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Kendo MVVM Overview

Model View ViewModel (MVVM) is a design pattern which helps developers separate the Model, which is the data, from the View, which is the user interface (UI). The View-Model part of the MVVM is responsible for exposing the data objects from the Model in such a way that those objects are easily consumed in the View.

The Kendo UI MVVM component is an implementation of the MVVM pattern which seamlessly integrates with the rest of the Kendo UI framework—Kendo UI widgets and Kendo UI DataSource.

Important

Kendo UI MVVM initialization is not designed to be combined with the Kendo UI server wrappers. Using wrappers is equivalent to jQuery plugin syntax initialization. If you want to create Kendo UI widget instances via the MVVM pattern, then do not use server wrappers for these instances.

Getting Started

Create the View-Model

First, start by creating a View-Model object. The View-Model is a representation of your data (the Model) which will be displayed in the View. To declare your View-Model use the kendo.observable function and pass it a JavaScript object, as demonstrated in the example below.

Example
var viewModel = kendo.observable({
    name: "John Doe",
    displayGreeting: function() {
        var name = this.get("name");
        alert("Hello, " + name + "!!!");
    }
});

Create the View

Now declare a View, as shown in the example below. The View is the UI, i.e. a set of HTML elements, which will be bound to the View-Model.

Example
<div id="view">
    <input data-bind="value: name" />
    <button data-bind="click: displayGreeting">Display Greeting</button>
</div>

The input value (its text) is bound via the data-bind attribute to the name field of the View-Model. When that field changes, the input value is updated to reflect that change. The opposite is also true: when the value of the input changes, the field is updated. The click event of the button is bound via the data-bind attribute to the displayGreeting method of the View-Model. That method will be invoked when the user clicks the button.

Bind the View to the View-Model

Finally, bind the View to the View-Model. This is done by calling the kendo.bind method:

Set data-* Options

Please check the naming convention for setting the configuration options of the Kendo UI MVVM widgets set data options

Example
kendo.bind($("#view"), viewModel);

Important

The hybrid widgets and frameworks in Kendo UI are not included in the default list of initialized namespaces. You can initialize them explicitly by running kendo.bind(element, viewModel, kendo.mobile.ui);.

Bindings

A binding pairs a DOM element (or widget) property to a field or method of the View-Model. Bindings are specified via the data-bind attribute in the form <binding name>: <view model field or method>, e.g. value: name. Two bindings were used in the aforementioned example: value and click.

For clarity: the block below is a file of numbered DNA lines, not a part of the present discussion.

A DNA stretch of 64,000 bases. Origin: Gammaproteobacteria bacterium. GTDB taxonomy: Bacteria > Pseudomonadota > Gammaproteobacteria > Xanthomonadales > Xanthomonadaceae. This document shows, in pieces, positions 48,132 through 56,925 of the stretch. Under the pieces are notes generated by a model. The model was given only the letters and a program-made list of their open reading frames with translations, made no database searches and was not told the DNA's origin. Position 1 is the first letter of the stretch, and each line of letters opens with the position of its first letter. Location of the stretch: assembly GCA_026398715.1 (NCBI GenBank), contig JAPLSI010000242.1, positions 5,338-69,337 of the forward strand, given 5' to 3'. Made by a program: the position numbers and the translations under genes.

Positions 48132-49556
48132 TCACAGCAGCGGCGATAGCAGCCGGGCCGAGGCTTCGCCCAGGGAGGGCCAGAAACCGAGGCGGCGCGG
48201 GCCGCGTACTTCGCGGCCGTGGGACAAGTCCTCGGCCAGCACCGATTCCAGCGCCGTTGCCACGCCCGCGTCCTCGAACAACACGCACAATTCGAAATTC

The Kendo UI MVVM supports binding to other properties as well: source, html, attr, visible, enabled, etc. The data-bind may contain a comma-separated list of bindings e.g. data-bind="value: name, visible: isNameVisible".

Important

  • Bindings cannot include hard-coded values, but only references to properties of the viewModel. For example, the following is incorrect:

      data-bind="visible: false, source: [{ foo: 'bar'}]"
    
  • The data-template attributes cannot contain inline template definitions, but only ID's of external templates.

For detailed information on each Kendo UI MVVM binding, refer to the MVVM bindings articles.

Bind to Nested View-Model Fields

The Kendo UI MVVM also supports data binding to nested View-Model fields, as demonstrated in the example below.

Example
<div data-bind="text: person.name">
</div>
<script>
var viewModel = kendo.observable({
    person: {
        name: "John Doe"
    }
});
kendo.bind($("div"), viewModel);
</script>

Important Notes

Set Numeric Options as Strings

Some Kendo UI widgets accept string options, which represent numbers and can be parsed as such.

Example
<input data-role="maskedtextbox" data-mask="09">

The above mask will be parsed as a number and the widget will receive a single 9-digit in its initialization method, instead of a "09" string. In such scenarios, the widget options must be set with custom MVVM binding.

Bindings Are Not JavaScript Code

Although bindings look like JavaScript code, they are not. The <div data-bind="text: person.name.toLowerCase()"></div> chunk of code is not a valid Kendo UI MVVM binding declaration. If a value from the View-Model requires processing before displaying it in the View, a method should be created and used instead, as demonstrated below.

Example
<div data-bind="text: person.lowerCaseName"></div>

<script>
var viewModel = kendo.observable({
    person: {
        name: "John Doe",
        lowerCaseName: function() {
            return this.get("name").toLowerCase();
        }
    }
});
kendo.bind($("div"), viewModel);
</script>

See Also

Articles and how-to examples on Kendo UI MVVM:

For detailed information on the bindings Kendo UI MVVM supports, refer to the section about Kendo UI MVVM bindings.

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